House training

(13 Posts)
MrsElijahMikaelson1 Mon 14-Sep-20 11:34:11

Help!
At my wits end! Have a 14 week old cockapoo. She is delightful apart from the house training! She goes all night without a peep or any accidents in her crate.
I literally take her out every 20mins or so. We have bells on the door that we ring each time we go out. We have a set phrase we say every time. She gets lots of praise every time she goes outside.
We have nearly cracked it for poo-I think! Mostly outside, occasionally by the door to outside if it’s shut and people aren’t paying attention.
But oh my god the peeing everywhere is getting me down now. We say no and put her outside straight away whilst we clean up. We use proper stuff to clean up with. The other day she actually got in the sofa next to me-I thought for a cuddle, but no, she stooped and pissed on the Sofa!😱😱😱
Help please help!

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MrsElijahMikaelson1 Mon 14-Sep-20 11:35:49

It’s sad as we can’t trust her at all so we can’t let her anywhere else in the house, which is also upsetting me as bang goes family time.

OP’s posts: |
jackfruitz Mon 14-Sep-20 11:51:18

Weeing can be excitement or stress, especially if she is doing it so often. The fact she is dry overnight says to me it isn’t a urine infection. Has peeing indoors always been an issue or recently? If recent, any new changes? If always been that way, it may be she just needs time and I would continue popping out every 20 mins.

You mention you tell her no when she wees indoors. I would just ignore as this teaches her that peeing in front of you is scary and it’s not uncommon that they won’t then do it in front of you when outside but when they come inside, they’ll do it behind the sofa or under the table so they are out of sight from you.

Is your pup foodie or interested in balls? Try offering a treat or a ball straight away once she has peed outside to really ring home the message that peeing outside is a great thing.

Good luck, puppies are hard work but this too shall pass!

AuntyPasta Mon 14-Sep-20 12:03:56

Do you have hard floors or carpet? I’d start with doing a really deep clean to try to remove any wee scent that might be lingering in the house. I used a little biological washing liquid and warm water to mop. Throw open the windows to air the place out. Assume that anywhere they can reach, they’ve peed.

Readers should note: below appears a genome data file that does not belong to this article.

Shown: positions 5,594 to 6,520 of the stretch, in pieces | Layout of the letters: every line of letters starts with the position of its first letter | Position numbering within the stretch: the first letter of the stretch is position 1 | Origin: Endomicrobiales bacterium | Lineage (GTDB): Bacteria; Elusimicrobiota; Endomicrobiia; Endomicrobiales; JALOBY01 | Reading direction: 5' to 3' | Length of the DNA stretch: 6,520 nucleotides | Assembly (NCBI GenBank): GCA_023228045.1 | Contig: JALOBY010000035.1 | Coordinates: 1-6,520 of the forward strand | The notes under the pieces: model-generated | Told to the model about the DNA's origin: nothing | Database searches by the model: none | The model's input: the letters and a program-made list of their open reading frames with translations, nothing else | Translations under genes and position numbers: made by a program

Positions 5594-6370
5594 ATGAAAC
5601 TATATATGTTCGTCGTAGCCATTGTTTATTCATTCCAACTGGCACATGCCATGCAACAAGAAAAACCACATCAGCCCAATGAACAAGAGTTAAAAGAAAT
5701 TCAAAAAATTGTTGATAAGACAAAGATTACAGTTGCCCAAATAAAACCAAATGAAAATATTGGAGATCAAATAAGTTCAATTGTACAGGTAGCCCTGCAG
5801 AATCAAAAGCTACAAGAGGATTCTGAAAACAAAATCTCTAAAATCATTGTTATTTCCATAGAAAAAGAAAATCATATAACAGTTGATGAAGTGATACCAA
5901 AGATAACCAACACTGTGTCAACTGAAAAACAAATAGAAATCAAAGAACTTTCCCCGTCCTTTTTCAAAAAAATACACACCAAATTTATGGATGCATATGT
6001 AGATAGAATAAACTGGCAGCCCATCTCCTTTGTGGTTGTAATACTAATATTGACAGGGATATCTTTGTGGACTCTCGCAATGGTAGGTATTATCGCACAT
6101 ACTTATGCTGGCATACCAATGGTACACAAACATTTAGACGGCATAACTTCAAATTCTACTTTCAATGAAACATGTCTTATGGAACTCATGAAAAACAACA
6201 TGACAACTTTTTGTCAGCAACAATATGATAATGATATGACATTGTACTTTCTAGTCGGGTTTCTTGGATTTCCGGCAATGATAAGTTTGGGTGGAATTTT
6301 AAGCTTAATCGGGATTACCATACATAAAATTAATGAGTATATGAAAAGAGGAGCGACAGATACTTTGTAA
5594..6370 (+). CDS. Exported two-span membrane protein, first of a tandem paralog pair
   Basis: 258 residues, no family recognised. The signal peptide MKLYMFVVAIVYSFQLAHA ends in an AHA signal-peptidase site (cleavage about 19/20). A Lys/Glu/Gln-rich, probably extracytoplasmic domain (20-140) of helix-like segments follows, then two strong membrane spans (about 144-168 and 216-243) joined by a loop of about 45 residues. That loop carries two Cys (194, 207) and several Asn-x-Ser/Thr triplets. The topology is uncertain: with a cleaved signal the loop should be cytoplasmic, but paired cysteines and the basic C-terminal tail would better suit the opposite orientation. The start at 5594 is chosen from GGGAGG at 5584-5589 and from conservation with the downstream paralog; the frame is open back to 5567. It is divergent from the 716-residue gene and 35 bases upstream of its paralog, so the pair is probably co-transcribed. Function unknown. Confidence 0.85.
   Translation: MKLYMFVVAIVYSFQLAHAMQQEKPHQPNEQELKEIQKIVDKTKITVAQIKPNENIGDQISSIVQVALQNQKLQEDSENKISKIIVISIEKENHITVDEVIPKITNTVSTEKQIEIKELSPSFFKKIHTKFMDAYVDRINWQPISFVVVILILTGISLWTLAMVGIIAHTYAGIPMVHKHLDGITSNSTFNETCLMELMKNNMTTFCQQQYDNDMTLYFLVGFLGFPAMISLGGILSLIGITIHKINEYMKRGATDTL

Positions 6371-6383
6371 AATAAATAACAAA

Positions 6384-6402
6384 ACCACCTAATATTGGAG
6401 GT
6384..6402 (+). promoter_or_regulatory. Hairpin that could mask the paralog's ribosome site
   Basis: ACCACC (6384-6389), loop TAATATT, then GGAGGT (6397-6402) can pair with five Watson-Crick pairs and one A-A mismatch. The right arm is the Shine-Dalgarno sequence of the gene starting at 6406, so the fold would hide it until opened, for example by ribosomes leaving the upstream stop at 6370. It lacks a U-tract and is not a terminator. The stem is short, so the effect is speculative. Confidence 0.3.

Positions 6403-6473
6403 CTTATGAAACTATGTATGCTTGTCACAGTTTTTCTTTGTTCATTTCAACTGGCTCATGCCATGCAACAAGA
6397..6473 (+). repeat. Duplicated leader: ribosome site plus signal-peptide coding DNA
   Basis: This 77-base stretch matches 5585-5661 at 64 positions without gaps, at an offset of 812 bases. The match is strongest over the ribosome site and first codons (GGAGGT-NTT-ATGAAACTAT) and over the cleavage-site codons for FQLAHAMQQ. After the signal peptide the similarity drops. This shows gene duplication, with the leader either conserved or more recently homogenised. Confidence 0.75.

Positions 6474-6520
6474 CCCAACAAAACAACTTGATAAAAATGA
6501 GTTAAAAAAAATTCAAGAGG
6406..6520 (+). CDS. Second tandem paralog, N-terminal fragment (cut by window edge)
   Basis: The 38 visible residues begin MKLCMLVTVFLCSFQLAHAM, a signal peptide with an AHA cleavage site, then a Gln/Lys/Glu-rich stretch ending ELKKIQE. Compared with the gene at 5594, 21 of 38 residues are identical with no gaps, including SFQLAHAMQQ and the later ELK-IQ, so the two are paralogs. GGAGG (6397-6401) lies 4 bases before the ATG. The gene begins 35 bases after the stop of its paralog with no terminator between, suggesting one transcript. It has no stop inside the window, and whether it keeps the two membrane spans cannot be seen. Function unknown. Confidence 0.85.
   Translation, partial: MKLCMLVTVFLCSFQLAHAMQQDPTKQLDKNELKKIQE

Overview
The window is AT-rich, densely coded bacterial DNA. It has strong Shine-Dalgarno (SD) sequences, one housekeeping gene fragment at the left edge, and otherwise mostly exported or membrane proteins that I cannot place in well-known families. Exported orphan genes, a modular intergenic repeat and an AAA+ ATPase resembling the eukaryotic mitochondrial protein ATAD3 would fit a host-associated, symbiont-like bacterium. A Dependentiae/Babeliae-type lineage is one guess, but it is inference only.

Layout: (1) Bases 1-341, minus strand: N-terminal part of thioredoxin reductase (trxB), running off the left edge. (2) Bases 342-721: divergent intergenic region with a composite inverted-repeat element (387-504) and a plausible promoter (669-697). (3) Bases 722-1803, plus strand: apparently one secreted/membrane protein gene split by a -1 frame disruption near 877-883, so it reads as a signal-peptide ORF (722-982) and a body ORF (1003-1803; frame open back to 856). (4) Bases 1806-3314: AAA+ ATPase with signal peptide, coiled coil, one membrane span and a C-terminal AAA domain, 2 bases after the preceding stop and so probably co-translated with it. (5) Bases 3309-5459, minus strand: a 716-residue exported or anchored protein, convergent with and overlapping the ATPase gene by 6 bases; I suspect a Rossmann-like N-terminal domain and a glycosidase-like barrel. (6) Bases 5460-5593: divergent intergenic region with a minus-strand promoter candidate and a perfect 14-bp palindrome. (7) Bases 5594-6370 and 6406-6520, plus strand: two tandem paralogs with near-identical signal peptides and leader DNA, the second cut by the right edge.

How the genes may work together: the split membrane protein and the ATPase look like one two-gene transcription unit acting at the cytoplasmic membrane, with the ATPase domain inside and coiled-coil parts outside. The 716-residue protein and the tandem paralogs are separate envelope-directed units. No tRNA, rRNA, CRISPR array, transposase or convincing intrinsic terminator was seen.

The only way I cracked house training with an older puppy that was tricky was with a length of long line attached to their collar while in the house. For a week they was always someone at the end of the line and they were watched like a hawk. Every 20 minutes they were out. After every play session, out. After food, out. After a drink of water, out. Any accident was ignored and cleaned up. Every wee outside was celebrated ridiculously. It was a total pain but it worked to break the habit.

MyOldBeansy Thu 17-Sep-20 10:01:47

She is 14 weeks old, whilst some dogs are clean by this age, they are the exception. It would be more normal for her to start to be cleaner around the 5 months old mark, but still with some accidents (e.g. once a day). At around 6 months these might have reduced down to just the odd one every now and again.

She stays clean all night because she is asleep and her body, therefore, naturally supresses the need to pee and poo. Much like I can go all night without weeing but probably won't go 8-9 hours in the day without it.

But all dogs are different and some take longer than others. The above timings are just a guide but you might realistically, still be seeing accidents up to a year old.

Calm, kind, persistent in ensuring that she goes out every half an hour, plus immediately after waking, eating, drinking, playing plus whenever she starts to pace or sniff. Keep at it - toilet training is really just habit forming, the more often she goes outside the stronger the habit. The more often she goes inside the weaker the habit. Set her up so that she is more likely to go out then in.

vanillandhoney Thu 17-Sep-20 11:05:08

Accidents at 14 weeks old are honestly so normal, and the fact that she's clean all night is actually quite unusual at that stage - mine needed regular toilet breaks in the night up until six months of age.

Firstly, I would stop telling her "no" when she goes indoors - to a dog, any attention is good attention. She doesn't understand what "no" means - she doesn't speak English! All she sees is "I pee indoors and mum speaks to me".

Secondly, I would do a massive deep clean of your floors. Use a proper pet cleaning spray (simple solution is great) and get everything cleaned thoroughly. If you have carpets, it could have soaked into the underlay and it could also have soaked through your floorboards. Be really thorough.